It gets even more positive yet. Strength training can (and often does), very effectively reduce the aches, pains and uncomfortable conditions of many different ailments:
- Back pain (been there, done that!). It strengthens back and abdominal muscles for the good of your spine. I swear, i know this via first-hand experience.
- Osteoporosis. Helps to maintain and/or increase bone density for improved posture and stability.
- Arthritis. Reduces stiffness and pain leading to increased flexibility.
- Diabetes. Improves blood oxygenation for improved glycemic control.
- Excess weight. Excess fat is burned and replaced with muscle as your metabolism increases.
- Depression (been there, done that too!). The act of ‘doing’ and then seeing the results in a fairly short time-period, boosts self-esteem and improves the mindset.
How? The Basics
My single, most important piece of advice for you here, is this:
“One small step at a time!”
If you haven’t used weights before, or it’s been a long time since you have, then you need to begin very slow and very light. Then gradually build up as the weeks go by. Just trust me when I tell you that in this case, patience really is a virtue.
If you go full tilt at this too soon, without mastering the movements and/or the breathing techniques, man you are going to hurt…in places you never thought you could hurt!
I know…been there, done that too!
Oh and by the way, ‘free-weights’ are by far the best thing to use, rather than the “multi-gym” machine type of devices that you’ll commonly find at most gyms these days. If you go to a gym just look around at the serious weight trainers and you’ll notice they use very few of the machines compared to the available free-weights.
There are many schools of thought regarding the actual methodology i.e. the movement per muscle or the set and the amount of rep’s or ‘repetitions’, that you need to do to for maximum benefit. You really need to check around and find out what suits you and what is the most comfortable for you.
But remember not to be too comfortable. You need to put in some effort, get some sweat running down the crack of your arse (gross..!) and ache a little after you finish.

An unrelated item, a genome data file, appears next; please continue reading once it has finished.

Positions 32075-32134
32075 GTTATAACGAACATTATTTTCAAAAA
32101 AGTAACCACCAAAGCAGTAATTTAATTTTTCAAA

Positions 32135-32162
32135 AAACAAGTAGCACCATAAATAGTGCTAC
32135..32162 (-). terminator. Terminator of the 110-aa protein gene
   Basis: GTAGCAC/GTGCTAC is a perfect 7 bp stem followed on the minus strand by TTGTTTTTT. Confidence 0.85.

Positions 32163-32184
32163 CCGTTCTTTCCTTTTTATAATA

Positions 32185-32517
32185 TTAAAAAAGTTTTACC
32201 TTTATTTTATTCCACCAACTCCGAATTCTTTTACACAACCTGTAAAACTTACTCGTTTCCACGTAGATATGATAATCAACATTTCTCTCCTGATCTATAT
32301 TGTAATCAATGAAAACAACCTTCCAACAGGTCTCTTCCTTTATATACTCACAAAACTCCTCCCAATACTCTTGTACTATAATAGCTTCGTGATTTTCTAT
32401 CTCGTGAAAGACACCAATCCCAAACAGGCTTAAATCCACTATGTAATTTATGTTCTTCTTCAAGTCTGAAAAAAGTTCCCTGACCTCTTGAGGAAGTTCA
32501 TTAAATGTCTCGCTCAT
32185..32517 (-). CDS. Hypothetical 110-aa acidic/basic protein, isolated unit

The methodology i employ for something i’ve developed over a good many years of trial, error and practise.
It’s fairly simple but very effective and I’ve taught it to others to great effect.
And yep, that includes much older people and people with negative health conditions. It hasn’t failed to impress yet!
I don’t use fancy machines or methods, just a small set of dumb-bells while dressed in my rattiest t-shirt, shorts and training shoes. Maybe some track-suit pants in winter and usually no shoes at all during summer. I do it all in the comfort of my own home.
When and Where?
You may, at least at first, need the guidance of a personal trainer or a friend or a help group at your local gym. For me these days, I prefer exercising first thing in the morning, in solitude while listening to music or some news on the radio. I tend to use the time to reflect on what I need to achieve during the course of the coming day.
If you’re going to employ the use of a ‘personal trainer’ or someone of that ilk, be careful. A well-meaning, but inept, personal trainer or guide could hurt you just as easily as you could hurt yourself.
I’m not going to go into my exact methodology here because although I know it as simple, it would still take a whole heap of detailed explaining and lots of writing as well as a whole pile of appropriate pictures etc., so you could see exact examples. That’s all information for another day or maybe even for the full course that I intend creating in the not-too-distant future…we’ll see!
Suffice to say, just get out there and look around. Try a few different things until you find the method that suits you. Don’t be in a rush to get “buff” and remember, this is like any other pastime…practise makes perfect!
A FINAL ANECDOTE”
It isn’t everybody’s ‘cup-o-tea’ because it takes a bit of effort. Whic is just fine and understood. It’s your life and you must do whatever ‘blows your hair back’… BUT… no matter your age, you really should be making strength training a regular habit so that you maintain your strength, your vitality and your independence, for the longest possible time.
For the massive benefits it can provide you, it actually takes up surprisingly little time, an average 30 minutes a couple of times a week is all you need. Honestly, how many hours do you really need to spend in front of the TV or on Facebook?
* * *
Before you sign off, how about this amusing little ditty by Kenn Nesbitt:
I went to the gym.
I lifted a weight.
My muscles got bigger.
It felt really great.
I hoisted another,
a heavier one.
I got even stronger.
I thought it was fun.
I wandered outside where
I bent a steel bar.
I pulled up a park bench
and carried a car.
I picked up a truck
and then set out to try
to boost a big building
I spotted nearby.
So now I’m in jail, with
my muscles to thank.
I probably shouldn’t have
held up that bank.
* * *
Carpe Diem, Be All You Should Be
Peter EC Kirwan